Thursday, 2 December 2010

Meeting a Cheetah

 With Cheetah Cub in South Africa 2010

I hate seeing any animal in a cage. I always have and so when I visited a vineyard in South Africa at first I was saddened to see beautiful cheetah in caged surroundings. So much so that I left without even going further into the sanctuary. I hadn't  understood the importance of an ongoing project or why it was there.  Having discussed the centre with colleagues who live in the area I returned to learn more. 

The following information from the "Outreach" web site explains a little about the current situation. 

I cannot imagine trying to tell my grandchildren or having them tell their own children in the future why such gorgeous creatures could become extinct. 


It took 4 million years of evolution for the cheetah to become the exceptional animal it is today and only 100 years for man to place it on the endangered list. Now the fastest land animal in the world is losing its most important race: the race for survival.  At the turn of the 20th century, an estimated 100,000 cheetahs lived throughout Africa and in parts of the Middle East and Central Asia. Today there are just 7,500 cheetahs left and South Africa is home to fewer than 1,000 of these majestic cats.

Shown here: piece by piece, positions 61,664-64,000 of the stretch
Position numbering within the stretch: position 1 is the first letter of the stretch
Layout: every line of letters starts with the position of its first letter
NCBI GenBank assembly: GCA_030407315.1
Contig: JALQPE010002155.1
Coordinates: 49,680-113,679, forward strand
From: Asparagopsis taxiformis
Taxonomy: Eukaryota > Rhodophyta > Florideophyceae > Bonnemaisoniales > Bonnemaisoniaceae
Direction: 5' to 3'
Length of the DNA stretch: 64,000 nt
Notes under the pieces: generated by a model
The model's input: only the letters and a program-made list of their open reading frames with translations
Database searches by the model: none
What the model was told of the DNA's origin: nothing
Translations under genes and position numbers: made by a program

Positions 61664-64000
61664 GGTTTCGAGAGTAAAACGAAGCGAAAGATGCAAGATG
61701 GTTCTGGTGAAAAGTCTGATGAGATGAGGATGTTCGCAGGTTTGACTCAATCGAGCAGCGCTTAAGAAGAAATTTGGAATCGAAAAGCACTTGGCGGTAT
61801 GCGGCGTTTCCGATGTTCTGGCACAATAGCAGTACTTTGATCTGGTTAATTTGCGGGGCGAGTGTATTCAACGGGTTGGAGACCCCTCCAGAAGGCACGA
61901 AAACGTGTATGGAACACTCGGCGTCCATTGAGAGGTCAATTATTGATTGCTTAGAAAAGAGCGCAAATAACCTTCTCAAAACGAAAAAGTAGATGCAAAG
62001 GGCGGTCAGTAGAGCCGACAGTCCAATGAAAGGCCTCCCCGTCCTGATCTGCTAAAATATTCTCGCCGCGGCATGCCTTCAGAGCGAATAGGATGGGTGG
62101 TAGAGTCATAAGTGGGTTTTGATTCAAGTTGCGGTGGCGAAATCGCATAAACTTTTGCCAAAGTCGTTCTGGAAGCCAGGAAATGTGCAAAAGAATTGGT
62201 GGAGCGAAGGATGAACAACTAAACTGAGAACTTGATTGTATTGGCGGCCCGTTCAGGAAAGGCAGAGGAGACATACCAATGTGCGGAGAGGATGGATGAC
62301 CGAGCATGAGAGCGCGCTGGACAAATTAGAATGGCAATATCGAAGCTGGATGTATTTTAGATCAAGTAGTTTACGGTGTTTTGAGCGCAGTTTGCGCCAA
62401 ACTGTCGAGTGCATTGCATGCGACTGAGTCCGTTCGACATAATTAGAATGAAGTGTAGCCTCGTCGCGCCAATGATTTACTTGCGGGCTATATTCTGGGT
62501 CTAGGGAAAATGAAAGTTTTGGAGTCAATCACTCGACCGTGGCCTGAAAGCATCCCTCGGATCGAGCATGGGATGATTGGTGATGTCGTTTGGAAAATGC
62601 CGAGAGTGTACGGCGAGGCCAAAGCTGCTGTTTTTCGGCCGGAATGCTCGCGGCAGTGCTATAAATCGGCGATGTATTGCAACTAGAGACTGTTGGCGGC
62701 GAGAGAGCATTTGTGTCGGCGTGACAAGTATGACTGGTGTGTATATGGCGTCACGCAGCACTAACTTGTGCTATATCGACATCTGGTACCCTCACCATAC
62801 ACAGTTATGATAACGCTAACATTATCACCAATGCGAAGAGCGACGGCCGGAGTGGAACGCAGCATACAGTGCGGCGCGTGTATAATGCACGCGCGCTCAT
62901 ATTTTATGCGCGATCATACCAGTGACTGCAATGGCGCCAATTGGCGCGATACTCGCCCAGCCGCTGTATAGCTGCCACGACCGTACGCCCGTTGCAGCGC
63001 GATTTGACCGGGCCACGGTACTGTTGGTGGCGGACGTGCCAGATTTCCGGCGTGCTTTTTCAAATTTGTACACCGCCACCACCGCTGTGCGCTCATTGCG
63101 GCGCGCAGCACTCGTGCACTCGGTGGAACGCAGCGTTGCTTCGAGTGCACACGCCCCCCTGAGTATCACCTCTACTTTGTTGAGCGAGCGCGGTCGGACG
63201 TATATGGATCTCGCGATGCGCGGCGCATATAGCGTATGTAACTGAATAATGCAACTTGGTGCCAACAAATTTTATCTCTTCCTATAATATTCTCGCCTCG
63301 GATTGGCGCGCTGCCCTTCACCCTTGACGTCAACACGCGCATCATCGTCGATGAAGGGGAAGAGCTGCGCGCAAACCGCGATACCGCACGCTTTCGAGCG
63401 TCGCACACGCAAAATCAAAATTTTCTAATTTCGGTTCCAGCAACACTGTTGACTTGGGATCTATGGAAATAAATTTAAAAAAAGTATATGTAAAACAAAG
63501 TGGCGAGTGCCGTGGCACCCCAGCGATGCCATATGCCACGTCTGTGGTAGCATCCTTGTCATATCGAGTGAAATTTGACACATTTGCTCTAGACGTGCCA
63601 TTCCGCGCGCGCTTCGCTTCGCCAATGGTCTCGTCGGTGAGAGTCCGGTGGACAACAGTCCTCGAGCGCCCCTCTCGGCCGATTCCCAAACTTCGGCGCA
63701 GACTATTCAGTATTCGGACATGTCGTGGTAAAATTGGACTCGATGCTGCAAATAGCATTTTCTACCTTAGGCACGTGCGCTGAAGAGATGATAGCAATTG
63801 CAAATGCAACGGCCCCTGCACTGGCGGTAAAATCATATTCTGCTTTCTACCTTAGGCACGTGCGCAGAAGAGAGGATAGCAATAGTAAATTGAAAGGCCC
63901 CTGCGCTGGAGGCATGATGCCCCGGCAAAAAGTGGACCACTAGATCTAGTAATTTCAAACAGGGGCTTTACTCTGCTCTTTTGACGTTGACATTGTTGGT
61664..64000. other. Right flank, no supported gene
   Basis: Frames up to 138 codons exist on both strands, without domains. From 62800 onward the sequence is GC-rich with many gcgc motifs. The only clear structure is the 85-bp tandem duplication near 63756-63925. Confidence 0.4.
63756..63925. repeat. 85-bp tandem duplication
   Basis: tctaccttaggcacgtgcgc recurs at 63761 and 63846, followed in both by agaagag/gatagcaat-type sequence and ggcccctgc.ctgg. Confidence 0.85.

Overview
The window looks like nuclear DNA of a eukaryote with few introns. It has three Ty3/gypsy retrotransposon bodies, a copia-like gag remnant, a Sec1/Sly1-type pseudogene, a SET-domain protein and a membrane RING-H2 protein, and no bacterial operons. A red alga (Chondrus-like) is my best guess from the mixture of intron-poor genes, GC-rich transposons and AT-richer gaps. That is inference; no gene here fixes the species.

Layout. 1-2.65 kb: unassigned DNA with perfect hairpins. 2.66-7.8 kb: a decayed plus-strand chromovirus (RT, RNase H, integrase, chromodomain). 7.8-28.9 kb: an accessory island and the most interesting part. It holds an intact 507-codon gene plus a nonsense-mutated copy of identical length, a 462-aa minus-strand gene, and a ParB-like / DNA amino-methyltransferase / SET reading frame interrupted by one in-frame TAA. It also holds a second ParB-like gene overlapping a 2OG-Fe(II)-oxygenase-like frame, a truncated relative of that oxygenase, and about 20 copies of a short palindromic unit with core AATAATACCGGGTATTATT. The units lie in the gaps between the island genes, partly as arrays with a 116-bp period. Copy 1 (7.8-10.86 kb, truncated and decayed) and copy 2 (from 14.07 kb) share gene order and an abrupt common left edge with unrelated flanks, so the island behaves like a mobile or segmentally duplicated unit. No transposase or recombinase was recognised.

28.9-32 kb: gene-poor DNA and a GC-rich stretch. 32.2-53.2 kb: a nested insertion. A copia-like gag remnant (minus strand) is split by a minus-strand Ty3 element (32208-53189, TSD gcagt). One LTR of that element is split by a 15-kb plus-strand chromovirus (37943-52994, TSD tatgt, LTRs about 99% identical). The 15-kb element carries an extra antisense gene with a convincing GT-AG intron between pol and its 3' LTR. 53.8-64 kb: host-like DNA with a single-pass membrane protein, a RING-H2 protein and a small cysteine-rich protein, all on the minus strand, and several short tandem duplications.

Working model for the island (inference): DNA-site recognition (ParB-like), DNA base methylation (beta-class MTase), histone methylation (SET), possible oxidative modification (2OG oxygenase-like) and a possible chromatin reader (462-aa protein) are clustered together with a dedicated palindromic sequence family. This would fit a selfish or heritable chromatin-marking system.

heetah Outreach is an education and community-based programme created to raise awareness of the plight of the cheetah and to campaign for its survival.  Founder Annie Beckhelling launched the project in January 1997 with just one hectare of land proved by Spier Wine Estate and two cheetahs.

Cheetah Outreach is continually evolving and taking on new challenges. In addition to partnering with ambassador cats to inform the public about the problems the cheetah faces, Cheetah Outreach:
  1. Continues to be involved in environmental education, offering curriculum-linked school presentations and resources as well as workshops and fellowships for teachers.
  2. Breeds Turkish Anatolian Shepherd dogs and places them on South African farms to guard livestock in an effort to reduce conflict between farmers and predators.
  3. Hand-rears cubs from the Ann van Dyk Cheetah Centre and raises them to be ambassadors for the species.
  4. Partners with other cheetah conservation organizations worldwide.

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